Fighting Terror is Her Business

Tags: Israel, PR, Overseas, Advocacy, Federation

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Article Reprinted with permission from Cleveland Jewish News

By Kristen Mott

As an Israeli activist attorney, Nitsana Darshan-Leitner receives hundreds of phone calls from terror victims who are seeking justice. And it’s no surprise that the calls continue to flood in, Darshan-Leitner said, since terrorism has not slowed down in Israel or the Middle East.

“Every day we get more and more calls from terror victims who want to fight back, who are seeking justice, who more than anything else in the world don’t want to be victims anymore,” said Darshan-Leitner, who spoke to a crowd of roughly 150 people the evening of Aug. 17 at the Jewish Federation of Cleveland in Beachwood.

Shortly after earning her law degree from Bar Ilan University, the Second Intifada broke out. Darshan-Leitner started to file lawsuits on behalf of terror victims against terrorist organizations and their financial patrons.

“Very quickly we realized money is oxygen for terrorism and if you stop the flow of the money, you can stop the flow of the terrorism,” Darshan-Leitner told the Cleveland Jewish News.

After winning several judgments, Darshan-Leitner was inundated with phone calls from terror victims requesting that she also represent them in court. She decided to found Shurat HaDin, Israel Law Center in 2003 to manage the cases professionally.

In the last 12 years, the nonprofit civil rights organization has represented hundreds of terror victims in lawsuits and legal actions against Palestinian organizations, Hamas, Hezbollah, the Palestine Liberation Organization, Syria, Iran, North Korea and banks that provide financial services to terrorist organizations.

Shurat HaDin also was responsible for helping the Terrorism Risk Insurance Act become law in 2002, enabling terror victims to collect on judgments against assets of foreign states.

To highlight the fact that terrorism is not slowing down in Israel, Darshan-Leitner retold the story of Eyal Yifrach, 19, Gilad Shaar, 16, and Naftali Fraenkel, 16, who were kidnapped last June in Israel by members of Hamas. Their bodies were discovered in a field near the West Bank city of Hebron.

“An entire country held its breath for 18 days until the IDF found the bodies,” Darshan-Leitner said. “We have to fight them back. We have to prove that 70 years after the Holocaust, there is a price to Jewish blood. We will not let them kill our children and keep silent.”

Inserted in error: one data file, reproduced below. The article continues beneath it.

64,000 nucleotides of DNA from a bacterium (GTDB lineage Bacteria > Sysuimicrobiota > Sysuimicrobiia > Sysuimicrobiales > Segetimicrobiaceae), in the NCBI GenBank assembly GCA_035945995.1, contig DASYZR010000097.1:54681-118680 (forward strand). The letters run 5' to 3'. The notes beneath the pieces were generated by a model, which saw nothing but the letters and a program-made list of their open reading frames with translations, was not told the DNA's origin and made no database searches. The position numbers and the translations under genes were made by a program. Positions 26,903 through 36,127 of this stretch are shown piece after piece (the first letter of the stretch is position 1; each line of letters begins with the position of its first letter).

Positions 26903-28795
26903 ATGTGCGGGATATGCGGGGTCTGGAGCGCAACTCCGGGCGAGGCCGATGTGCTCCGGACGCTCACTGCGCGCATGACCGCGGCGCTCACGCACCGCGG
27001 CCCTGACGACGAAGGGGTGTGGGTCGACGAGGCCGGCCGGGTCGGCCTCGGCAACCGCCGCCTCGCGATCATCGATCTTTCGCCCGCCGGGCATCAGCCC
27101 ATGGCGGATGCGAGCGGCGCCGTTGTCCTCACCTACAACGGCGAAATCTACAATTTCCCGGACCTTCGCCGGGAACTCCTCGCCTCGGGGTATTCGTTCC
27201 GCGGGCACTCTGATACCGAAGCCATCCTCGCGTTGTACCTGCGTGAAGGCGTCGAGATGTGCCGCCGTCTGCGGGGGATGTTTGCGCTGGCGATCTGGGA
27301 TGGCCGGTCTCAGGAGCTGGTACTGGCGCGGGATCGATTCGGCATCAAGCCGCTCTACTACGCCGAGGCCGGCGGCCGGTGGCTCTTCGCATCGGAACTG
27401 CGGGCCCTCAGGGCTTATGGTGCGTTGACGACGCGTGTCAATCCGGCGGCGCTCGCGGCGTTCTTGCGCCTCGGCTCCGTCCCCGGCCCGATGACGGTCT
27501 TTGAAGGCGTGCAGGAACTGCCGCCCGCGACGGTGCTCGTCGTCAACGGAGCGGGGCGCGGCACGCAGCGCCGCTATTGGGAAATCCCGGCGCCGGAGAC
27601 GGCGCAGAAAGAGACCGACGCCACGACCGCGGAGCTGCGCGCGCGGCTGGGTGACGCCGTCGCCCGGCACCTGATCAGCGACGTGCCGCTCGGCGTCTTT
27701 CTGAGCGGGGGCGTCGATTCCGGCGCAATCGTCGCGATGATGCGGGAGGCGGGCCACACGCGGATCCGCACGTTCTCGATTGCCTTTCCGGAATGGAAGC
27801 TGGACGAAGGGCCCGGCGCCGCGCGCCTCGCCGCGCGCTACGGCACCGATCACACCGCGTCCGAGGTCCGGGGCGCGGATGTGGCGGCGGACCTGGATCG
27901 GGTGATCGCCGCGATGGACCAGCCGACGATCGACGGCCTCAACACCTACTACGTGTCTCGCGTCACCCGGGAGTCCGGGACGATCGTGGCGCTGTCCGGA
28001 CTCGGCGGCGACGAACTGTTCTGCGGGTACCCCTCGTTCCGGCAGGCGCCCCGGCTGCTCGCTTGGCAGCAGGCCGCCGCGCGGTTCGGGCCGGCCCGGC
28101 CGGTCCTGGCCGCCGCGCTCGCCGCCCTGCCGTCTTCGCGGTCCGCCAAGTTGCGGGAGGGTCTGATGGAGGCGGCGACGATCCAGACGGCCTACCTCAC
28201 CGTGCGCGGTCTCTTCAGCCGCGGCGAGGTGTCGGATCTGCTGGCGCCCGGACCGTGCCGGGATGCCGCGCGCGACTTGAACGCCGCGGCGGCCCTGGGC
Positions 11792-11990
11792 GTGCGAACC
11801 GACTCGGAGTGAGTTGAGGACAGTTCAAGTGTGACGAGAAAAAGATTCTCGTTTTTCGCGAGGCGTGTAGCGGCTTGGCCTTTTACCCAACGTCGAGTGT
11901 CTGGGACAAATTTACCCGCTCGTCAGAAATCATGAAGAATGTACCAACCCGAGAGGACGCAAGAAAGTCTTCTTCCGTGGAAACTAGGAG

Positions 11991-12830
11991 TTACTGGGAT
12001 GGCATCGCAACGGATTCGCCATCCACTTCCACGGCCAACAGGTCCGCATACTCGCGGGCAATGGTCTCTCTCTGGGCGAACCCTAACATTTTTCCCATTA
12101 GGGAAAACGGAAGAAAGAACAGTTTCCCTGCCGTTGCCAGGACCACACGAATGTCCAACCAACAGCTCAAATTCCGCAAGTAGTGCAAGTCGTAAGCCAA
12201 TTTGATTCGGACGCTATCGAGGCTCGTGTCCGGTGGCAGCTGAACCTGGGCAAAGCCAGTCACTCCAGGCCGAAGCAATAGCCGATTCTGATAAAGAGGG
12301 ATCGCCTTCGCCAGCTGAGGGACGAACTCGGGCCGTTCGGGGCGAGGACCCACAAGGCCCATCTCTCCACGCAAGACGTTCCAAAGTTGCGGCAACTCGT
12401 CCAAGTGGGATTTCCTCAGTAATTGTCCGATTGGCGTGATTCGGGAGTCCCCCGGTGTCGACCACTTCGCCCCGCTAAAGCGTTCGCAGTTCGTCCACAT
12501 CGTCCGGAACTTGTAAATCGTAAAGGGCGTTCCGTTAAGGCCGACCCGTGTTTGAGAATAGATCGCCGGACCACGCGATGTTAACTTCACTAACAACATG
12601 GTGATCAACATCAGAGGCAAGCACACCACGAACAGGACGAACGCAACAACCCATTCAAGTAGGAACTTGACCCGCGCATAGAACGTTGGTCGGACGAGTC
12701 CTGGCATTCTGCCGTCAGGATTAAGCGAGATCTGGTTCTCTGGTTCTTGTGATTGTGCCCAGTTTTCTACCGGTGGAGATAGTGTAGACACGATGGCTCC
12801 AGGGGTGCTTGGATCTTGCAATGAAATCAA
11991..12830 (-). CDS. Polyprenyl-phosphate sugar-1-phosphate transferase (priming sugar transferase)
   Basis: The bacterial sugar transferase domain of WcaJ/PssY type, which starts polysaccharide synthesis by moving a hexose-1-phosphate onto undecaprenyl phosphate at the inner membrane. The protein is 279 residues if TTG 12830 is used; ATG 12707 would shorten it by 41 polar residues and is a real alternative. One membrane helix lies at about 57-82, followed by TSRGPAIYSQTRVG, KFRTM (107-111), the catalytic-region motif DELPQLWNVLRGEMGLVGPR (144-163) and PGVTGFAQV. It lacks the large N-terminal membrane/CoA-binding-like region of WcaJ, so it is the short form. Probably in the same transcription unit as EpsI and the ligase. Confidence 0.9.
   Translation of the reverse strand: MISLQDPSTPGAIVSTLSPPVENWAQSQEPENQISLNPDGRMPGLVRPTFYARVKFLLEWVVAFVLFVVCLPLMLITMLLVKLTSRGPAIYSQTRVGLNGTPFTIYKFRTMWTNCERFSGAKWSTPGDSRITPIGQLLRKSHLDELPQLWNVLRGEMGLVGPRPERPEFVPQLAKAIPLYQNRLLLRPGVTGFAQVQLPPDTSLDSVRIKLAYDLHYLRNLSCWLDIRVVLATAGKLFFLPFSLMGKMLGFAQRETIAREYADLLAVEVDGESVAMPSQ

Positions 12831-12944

In addition to fighting back against terror attacks, Shurat HaDin also battles the boycott, divestment and sanctions movement. Darshan-Leitner explained that Palestinians are using the BDS movement to isolate and put pressure on Israel, as well as promote their solution to the Israel-Palestinian conflict, which is a solely Palestinian state.

She added that it’s difficult to fight the BDS movement because many of its actions are protected.

“You can basically call to boycott, because speech is a protected right in the United States and any democratic state. You can organize demonstrations, you can say that the IDF is baby killers, and there is nothing one can do against you.”

One thing her organization can do, Darshan-Leitner said, is warn BDS movement members that they are violating certain state and federal laws. When the American Studies Association decided to boycott Israeli professors and Israeli academic institutions, lawyers involved with Shurat HaDin notified the ASA that it was violating both New York laws and federal laws.

Darshan-Leitner also briefly discussed the Iran nuclear deal. Shurat HaDin recently filed an injunction against the U.S. State Department to not release any money to Iran through the lifting of sanctions.

“We cannot have the Iranian regime get hundreds of billions of dollars released to their hands in the course of the Iranian nuclear deal,” she said. “We’re the first ones to go and file an injunction against the State Department not to release these funds until Iran pays all its judgment to the terror victims.”

Darhsan-Leitner, who lives in Modi’in, Israel, told the CJN she hopes her talk raised awareness and encouraged people to support Israel in its war against terror through advocacy, lobbying and pressuring their representatives in Congress.

Since 2003, Shurat HaDin has collected more than $200 million in judgments, which have gone to terror victims. Darshan-Leitner and her organization show no signs of slowing down.

“This is justice,” she said. “We take the money from the one who devastated the life of the terror victim and we give it to the ones who deserve it the most. We’ll continue fighting terrorism and represent terror victims because we don’t have any other choice. We are dedicated to this cause.”

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